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Aug. 23 — Changing ideas about private prisons and bail procedures from the Department of Justice fit into a trend of executive branch-based criminal justice reform that will likely continue if Congress fails to act on reform initiatives scheduled for a September vote, according to a criminal justice policy analyst.
On Aug. 18, the department stated it would phase out its use of private prisons by not renewing contracts after they end. On the same day, it submitted an amicus brief in the U.S. Court of Appeals for the Eleventh Circuit arguing that bail systems that automatically set prices without inquiring about an individual's circumstances are unconstitutional.
“We're going to see a trend because there isn't a lot happening in Congress,” said Arthur Rizer, director of criminal justice policy at R Street Institute, a conservative think tank in Washington. “Because nothing is happening, you'll see more happening in agencies.”
If Congress doesn't pass its planned reform bills in September, agencies will continue acting, Rizer said. That's because criminal justice reform is a mostly bipartisan issue, Rizer said.
However, it's possible that the announcements move some lawmakers who have been on the fence about federal criminal justice reform, Rizer added.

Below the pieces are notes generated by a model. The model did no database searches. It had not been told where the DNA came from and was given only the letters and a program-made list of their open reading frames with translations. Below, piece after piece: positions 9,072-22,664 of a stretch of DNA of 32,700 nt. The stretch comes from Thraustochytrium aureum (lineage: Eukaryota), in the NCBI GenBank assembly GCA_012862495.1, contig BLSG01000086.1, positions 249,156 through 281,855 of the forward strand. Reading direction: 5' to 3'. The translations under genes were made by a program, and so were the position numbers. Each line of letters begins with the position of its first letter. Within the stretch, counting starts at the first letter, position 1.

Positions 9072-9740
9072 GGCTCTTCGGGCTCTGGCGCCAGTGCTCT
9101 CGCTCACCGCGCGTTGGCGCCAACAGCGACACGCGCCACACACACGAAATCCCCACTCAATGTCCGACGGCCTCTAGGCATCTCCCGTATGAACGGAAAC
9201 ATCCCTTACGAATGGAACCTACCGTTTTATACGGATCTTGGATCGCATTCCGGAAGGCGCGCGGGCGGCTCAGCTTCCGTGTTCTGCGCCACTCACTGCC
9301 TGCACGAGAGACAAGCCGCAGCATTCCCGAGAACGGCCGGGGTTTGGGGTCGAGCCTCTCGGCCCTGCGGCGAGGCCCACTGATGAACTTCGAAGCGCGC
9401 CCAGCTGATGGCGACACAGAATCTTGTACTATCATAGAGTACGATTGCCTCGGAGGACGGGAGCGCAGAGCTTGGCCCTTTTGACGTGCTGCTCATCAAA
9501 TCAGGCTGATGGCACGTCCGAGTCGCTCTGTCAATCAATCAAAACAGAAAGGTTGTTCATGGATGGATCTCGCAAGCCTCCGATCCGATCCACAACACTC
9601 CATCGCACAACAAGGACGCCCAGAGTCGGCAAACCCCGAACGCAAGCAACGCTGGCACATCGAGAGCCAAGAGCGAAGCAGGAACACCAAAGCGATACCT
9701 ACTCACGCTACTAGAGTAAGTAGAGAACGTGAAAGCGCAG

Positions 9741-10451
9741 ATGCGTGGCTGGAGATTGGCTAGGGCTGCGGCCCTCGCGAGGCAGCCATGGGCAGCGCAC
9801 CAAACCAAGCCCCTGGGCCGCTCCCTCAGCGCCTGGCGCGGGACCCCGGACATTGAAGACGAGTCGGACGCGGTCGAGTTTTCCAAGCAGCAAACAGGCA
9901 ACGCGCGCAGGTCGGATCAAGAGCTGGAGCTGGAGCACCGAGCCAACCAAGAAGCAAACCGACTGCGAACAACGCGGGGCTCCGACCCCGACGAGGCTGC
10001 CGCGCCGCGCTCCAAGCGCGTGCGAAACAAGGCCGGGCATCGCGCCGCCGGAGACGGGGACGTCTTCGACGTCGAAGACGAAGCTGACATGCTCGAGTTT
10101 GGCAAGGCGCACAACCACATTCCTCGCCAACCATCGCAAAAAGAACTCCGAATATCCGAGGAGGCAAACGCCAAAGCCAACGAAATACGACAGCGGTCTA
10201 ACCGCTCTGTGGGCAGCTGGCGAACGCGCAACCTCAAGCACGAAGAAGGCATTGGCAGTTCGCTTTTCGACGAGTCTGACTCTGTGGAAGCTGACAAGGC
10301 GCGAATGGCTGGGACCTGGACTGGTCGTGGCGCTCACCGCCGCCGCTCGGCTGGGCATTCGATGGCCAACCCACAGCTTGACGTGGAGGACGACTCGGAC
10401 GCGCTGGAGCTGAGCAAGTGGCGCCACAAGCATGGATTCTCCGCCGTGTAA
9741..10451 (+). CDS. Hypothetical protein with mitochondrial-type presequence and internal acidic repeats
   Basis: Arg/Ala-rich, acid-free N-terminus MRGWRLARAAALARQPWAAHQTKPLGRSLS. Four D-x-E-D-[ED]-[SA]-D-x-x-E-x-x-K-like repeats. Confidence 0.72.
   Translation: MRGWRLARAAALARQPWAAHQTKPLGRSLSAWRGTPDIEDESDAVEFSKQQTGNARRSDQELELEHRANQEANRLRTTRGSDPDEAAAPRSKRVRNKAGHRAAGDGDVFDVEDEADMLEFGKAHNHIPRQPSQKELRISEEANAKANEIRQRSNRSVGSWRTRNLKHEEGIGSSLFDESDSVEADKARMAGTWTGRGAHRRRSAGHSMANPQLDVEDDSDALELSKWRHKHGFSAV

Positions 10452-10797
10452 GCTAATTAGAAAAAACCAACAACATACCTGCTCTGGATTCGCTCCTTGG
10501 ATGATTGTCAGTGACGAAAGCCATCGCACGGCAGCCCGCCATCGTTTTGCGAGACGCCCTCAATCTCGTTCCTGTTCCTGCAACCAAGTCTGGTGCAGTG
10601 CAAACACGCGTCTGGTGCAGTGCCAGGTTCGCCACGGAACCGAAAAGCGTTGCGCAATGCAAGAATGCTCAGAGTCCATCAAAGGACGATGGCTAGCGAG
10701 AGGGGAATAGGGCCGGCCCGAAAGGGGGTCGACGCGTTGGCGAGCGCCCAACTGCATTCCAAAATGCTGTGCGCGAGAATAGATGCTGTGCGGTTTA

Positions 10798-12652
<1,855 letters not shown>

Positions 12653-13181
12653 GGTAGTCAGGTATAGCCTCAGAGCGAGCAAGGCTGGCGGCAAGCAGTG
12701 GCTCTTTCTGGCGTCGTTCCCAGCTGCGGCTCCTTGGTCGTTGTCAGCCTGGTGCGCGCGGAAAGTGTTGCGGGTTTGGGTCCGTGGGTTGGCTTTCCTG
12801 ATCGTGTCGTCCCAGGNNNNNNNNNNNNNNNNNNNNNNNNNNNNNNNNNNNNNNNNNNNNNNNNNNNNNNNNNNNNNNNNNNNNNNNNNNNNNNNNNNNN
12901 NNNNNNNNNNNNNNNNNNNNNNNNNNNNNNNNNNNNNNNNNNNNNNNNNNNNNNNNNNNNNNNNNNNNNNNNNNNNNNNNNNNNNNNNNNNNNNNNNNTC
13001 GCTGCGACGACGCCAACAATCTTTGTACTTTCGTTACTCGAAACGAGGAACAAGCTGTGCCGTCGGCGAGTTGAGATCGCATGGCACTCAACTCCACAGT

“It tells them, ‘If we don't do something, the administration is going to do something,'” he said.
Barry Pollack, president of the National Association of Criminal Defense Lawyers, agreed that the Justice Department's recent announcements demonstrate a continued trend toward reform, but said its ability to make a broader impact is limited. The biggest problems in the criminal justice system are in state systems, which are outside the department's control, he said.
“The Department of Justice can lead by example and put financial resources into spotlighting some of the problem areas,” Pollack said. “But the work that has to be done must be done at the state level.”
Pollack said that the entire nation spent 20-30 years swinging so far toward tough-on-crime policies that the nation is seeing politicians and policy makers at every level recognize the need to swing back.
“We dug a hole so deep it might take a generation or two to get out of it, but only if the effort to continue reform is sustained,” he said.
Whether any agency trend would continue past the presidential election remains to be seen, Rizer said.
Rizer explained that not a lot of the campaign rhetoric focuses on criminal justice, which makes it difficult to judge the impact of a change in administration at the Justice Department.
Pollack also declined to predict the future of the Justice Department's trend past November. Even if Democratic Party Presidential Nominee Hillary Clinton won the election, that doesn't mean that criminal justice reform will be a priority for her like it has been for President Barack Obama.
“It's hard to read the tea leaves about who's going to do what,” Rizer said. “Do I actually think one president will use the agency more effectively? Maybe yes, but I don't know how.”
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